Mount Yudono is often considered to be the most secretive and sacred of Dewa Sanzan’s three mountains. Other than the ban on photography and videos, for centuries just speaking of a trip to Mount Yudono in great detail was taboo, and even today there is pressure to keep what happens on your visit to yourself, in order to preserve the sanctity of the atmosphere.

 

Living Buddhas

Dainichibo and Churenji, two temples near Mount Yudono that enshrine living Buddhas. (Image credit: 庄内観光コンベンション協会)

 

In the past, Buddhist monks came to Mount Yudono seeking to achieve enlightenment or become a living Buddha (即身仏 sokushinbutsu), where one would give their body as an offering to save the masses suffering from famine and disease. Monks undertaking the path to becoming sokushinbutsu often viewed it as a sacrifice for their communities in times of hardship.

 

Considered one of the more extreme practices of Shugendо̄, the process of becoming sokushinbutsu involved stripping the body of fat through ascetic discipline and a restrictive 1,000–5,000-day diet of only mountain plants, nuts, and seeds. Near the end, the monks would seal themselves in an underground tomb with nothing but a bell and an air vent, and remain in a meditative state chanting mantras until death.

 

Three years and three months after the bell stopped ringing, the body would be removed from the tomb and enshrined as a living Buddha. The last known living Buddha was enshrined in 1903, and sokushinbutsu is now banned as it is considered a form of suicide. There are over a dozen living Buddhas in Japan, but a large proportion of them are located around Mount Yudono.

 

Yamabushi training experience

If you are just a tourist visiting Dewa Sanzan, you do not need to visit all three mountains in this order, or all three in one trip. You are free to visit the mountains as you like. However, due to high snowfall, do note that the summits of Mount Gassan and Mount Yudono are closed for most of the year, with Mount Gassan only open between July and mid-September, and Mount Yudono only open between late April and early November.

 

Yamabushi training. (Image credit: 庄内観光コンベンション協会)

 

If you are looking for a special experience, or if you want to gain a deeper understanding about Dewa Sanzan and the ways of the yamabushi, you can try out a yamabushi training experience.

 

Yamabushi training is about becoming one with Nature—absorbing Nature’s energy, feeling how Nature and humans coexist, and reflecting on yourself and your life. Most people participate in yamabushi training for self-development and self-discovery, and yamabushi training has recently been gaining popularity among younger people.

 

Waterfall meditation, a yamabushi ritual. (Image credit: 庄内観光コンベンション協会)

 

Traditionally, yamabushi rituals have been shrouded in secrecy, with training experiences available only at specific times of the year, and mainly for Japanese participants only. However, recently they have been opening up, and nowadays you can find many special training programs year-round, with varying levels of commitment and durations. For yamabushi experiences with English guidance, you can check out this site or this site.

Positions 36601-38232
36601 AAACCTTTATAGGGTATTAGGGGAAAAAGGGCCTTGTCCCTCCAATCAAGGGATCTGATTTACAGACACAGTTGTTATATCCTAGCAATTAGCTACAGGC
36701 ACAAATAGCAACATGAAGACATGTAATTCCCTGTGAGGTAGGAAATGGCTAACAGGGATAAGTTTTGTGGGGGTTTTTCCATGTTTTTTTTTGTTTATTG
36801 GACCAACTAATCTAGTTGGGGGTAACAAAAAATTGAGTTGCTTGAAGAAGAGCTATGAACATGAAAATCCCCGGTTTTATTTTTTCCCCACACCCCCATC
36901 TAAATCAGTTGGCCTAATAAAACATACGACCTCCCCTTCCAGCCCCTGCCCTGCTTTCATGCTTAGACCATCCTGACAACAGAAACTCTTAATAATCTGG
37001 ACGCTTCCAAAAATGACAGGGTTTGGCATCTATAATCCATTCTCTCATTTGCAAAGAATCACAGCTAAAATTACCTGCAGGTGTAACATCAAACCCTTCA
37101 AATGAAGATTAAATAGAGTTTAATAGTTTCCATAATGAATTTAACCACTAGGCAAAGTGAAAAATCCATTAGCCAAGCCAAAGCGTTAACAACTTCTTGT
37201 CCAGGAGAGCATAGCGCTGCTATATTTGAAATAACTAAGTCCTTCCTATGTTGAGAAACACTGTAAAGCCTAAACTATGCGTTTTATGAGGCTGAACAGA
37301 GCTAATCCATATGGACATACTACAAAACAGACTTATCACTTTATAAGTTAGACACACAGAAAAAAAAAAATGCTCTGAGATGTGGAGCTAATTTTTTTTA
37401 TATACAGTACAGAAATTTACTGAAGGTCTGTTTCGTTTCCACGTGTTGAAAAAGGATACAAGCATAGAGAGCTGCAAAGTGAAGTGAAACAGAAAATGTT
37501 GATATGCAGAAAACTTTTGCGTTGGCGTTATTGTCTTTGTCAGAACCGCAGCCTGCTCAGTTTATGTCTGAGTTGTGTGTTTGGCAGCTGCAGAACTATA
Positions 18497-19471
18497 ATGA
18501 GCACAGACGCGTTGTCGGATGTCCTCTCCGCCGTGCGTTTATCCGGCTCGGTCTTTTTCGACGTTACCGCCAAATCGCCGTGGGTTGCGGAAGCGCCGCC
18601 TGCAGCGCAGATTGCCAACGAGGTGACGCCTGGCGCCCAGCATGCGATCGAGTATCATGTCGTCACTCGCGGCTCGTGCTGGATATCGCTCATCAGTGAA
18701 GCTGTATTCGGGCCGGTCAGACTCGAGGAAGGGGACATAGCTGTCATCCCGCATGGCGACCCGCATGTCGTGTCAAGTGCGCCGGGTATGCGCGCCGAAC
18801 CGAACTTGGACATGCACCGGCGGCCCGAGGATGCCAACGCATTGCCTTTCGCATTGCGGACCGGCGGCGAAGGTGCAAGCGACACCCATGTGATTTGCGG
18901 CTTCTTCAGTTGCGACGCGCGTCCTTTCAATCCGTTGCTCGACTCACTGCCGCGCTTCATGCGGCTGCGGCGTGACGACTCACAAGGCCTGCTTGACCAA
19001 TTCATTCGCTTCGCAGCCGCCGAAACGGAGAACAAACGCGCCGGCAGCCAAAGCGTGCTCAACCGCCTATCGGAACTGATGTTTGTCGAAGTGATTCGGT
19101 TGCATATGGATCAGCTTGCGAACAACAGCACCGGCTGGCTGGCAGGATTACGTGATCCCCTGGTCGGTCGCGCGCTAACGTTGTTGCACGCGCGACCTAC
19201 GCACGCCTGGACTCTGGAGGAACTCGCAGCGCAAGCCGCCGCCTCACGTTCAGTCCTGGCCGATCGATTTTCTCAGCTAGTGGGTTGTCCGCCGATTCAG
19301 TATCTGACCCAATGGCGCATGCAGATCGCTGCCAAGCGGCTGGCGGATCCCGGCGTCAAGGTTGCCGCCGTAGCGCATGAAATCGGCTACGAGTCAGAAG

Getting there

Exterior of JR Tsuruoka Station.  (Image credit: Piccolist / CC BY-SA 3.0)

 

All three mountains of Dewa Sanzan can be reached by bus or taxi from JR Tsuruoka Station (鶴岡駅), the closest train station to Dewa Sanzan.

 

From Tokyo:

  • If you’re coming from JR Tо̄kyо̄ Station (東京駅), take a bullet train ride (1 hour 40 minutes) on the Jōetsu Shinkansen to JR Niigata Station (新潟駅) and transfer to the Limited Express Inaho. JR Tsuruoka Station is about a 2-hour ride away.

From Akita:

  • If you’re coming from other parts of Tohoku, JR Tsuruoka Station can be accessed from either Akita or Yamagata. From JR Akita Station (秋田駅), JR Tsuruoka Station is 1 hour 50 minutes away by the Limited Express Inaho.

From Yamagata:

  • From JR Yamagata Station (山形駅), take the Yamagata Shinkansen (45 minutes) to JR Shinjō Station (新庄駅), then transfer to the JR Rikū West Line (陸羽西線) to JR Amarume Station (50 minutes). JR Tsuruoka Station is a 15-minute ride on the JR Uetsu Main Line from JR Amarume Station (余目駅).

 

KAIRI Joyful Train

The KAIRI running along the Sea of Japan. (Image credit: JR East)

 

If you are travelling to Tsuruoka from Niigata on a weekend, check out the KAIRI, the newest Joyful Train which focuses on the local gastronomy of the Niigata and Shonai Regions, as well as the breathtaking views of the Sea of Japan that it passes by on the JR Uetsu Main Line. 

 

The KAIRI’s meal package (right) and pre-order bento (left) from Niigata to Tsuruoka. (Image credit: JR East / Carissa Loh)

 

Undoubtedly, most people ride the KAIRI for the gastronomic experience, as the exquisite dishes are sure to tempt your taste buds. Even if you are not taking the dining package in Car 4, pre-order bentо̄ (弁当 lunch boxes) are available for all passengers who want a taste of what the KAIRI has to offer!

 

For a more detailed write-up on this train, check out this article. For more information, check the train’s website here. A one-way train fare for the KAIRI costs ¥3,480 for Niigata to Tsuruoka. However, rides are free if you are utilising a rail pass like the JR EAST PASS (Nagano, Niigata area).

 

JR EAST PASS (Nagano, Niigata area)

JR EAST PASS (Nagano, Niigata area) and usage area. (Image credit: JR East)

 

If you are visiting Dewa Sanzan from Tokyo or Niigata, check out the JR EAST PASS (Nagano, Niigata area), an affordable pass offering unlimited rail travel on JR East lines (including bullet trains and Joyful Trains) in the valid area for any 5 days of your choice within a 14-day period. At only ¥17,310 when purchased overseas, it costs less than a round-trip between Tokyo and Tsuruoka (~¥27,000), and the 5 days do not have to be consecutive.

  

JR EAST PASS (Tohoku area)

JR EAST PASS (Tohoku area) and usage area. (Image credit: JR East)

 

If you are visiting Dewa Sanzan from another part of Tohoku, check out the JR EAST PASS (Tohoku area), an affordable pass offering unlimited rail travel on JR East lines (including bullet trains and Joyful Trains) in the valid area for any 5 days of your choice within a 14-day period. At only ¥19,350 when purchased overseas, it costs less than a round-trip between Tokyo and Tsuruoka (~¥27,000), and the 5 days do not have to be consecutive.

 

Header image credit: KrobkruengJAPAN